But we know, in our souls, that there is something more to life than economics. As important as the work we do is, it should not be the only way we define our lives.
Now, there is much in this economic system of ours which is very impressive, indeed. The fall of Communism in eastern and central Europe and in the Soviet Union seems to have established clearly the superiority of an economic system based on private ownership and the free market, over one centrally controlled and run by the state.
In the course of researching one of my books on the fall of Communism, I came across a few statistics about farm production in Hungary which clearly illustrates this fact. (There aren’t many churches where you would be treated to statistics about farm production in Hungary, are there?) Here’s what I learned:
In December of 1956, as part of the re-Stalinization program following the Hungarian uprising, a new law was passed nationalizing (that is, putting under the control of the state) 95% of the country’s land. Five percent—a little more than an acre per person—was allowed to remain in private plots. Now, in just a few years, by 1960, these private plots (just 5% of the country’s land, remember) would produce half of all the meat in the country; they would produce 80% of the poultry; 90% of the eggs; 60% of the milk; 40% of the fruit; overall about half of the country’s agricultural production was coming from these small, private, unofficial, under-the-table private plots.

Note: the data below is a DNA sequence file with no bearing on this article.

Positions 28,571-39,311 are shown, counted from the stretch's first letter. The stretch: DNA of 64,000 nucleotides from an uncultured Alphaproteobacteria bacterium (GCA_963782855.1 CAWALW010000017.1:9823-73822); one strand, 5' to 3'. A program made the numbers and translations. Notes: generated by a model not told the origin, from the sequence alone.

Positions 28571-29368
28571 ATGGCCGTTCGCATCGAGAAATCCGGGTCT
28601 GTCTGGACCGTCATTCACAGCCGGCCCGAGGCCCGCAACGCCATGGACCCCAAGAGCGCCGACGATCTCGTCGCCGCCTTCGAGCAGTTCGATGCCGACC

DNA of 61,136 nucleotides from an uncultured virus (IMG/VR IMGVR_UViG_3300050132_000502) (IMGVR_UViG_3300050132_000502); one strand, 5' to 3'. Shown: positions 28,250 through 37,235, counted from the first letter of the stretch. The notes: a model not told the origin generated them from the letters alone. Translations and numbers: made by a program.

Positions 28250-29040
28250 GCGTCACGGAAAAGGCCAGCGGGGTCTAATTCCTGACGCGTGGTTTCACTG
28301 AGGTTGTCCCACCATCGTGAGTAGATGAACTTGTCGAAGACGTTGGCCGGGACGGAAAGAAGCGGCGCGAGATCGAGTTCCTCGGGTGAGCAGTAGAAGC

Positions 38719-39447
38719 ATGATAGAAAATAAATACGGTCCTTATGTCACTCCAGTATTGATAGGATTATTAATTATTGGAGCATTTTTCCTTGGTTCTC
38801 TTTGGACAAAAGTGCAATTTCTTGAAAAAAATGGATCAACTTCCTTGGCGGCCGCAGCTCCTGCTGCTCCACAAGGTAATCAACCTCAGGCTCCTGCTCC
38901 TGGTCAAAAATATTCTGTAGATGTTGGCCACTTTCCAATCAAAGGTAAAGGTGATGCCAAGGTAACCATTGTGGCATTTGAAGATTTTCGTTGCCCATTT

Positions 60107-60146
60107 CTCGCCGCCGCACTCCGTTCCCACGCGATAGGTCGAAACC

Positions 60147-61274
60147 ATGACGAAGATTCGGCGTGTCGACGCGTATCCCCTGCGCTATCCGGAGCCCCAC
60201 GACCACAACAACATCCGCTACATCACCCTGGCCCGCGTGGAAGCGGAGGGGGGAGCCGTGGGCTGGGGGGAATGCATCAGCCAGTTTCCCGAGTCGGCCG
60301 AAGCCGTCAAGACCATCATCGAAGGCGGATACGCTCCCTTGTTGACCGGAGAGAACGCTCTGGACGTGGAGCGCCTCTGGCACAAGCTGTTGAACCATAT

There is something about private ownership which stimulates productivity and creativity, and which encourages abundance. There is also clearly, it seems to me, a definite relationship between the free economic marketplace and political and social freedom; they seem to go hand in hand.
There is no longer any doubt that market economies can produce more goods and distribute them more efficiently than state-centralized economies can. Our economic system produces more stuff, and distributes it more efficiently, than any system in the world. (Go into any American supermarket, and you’ll see exactly what I mean.)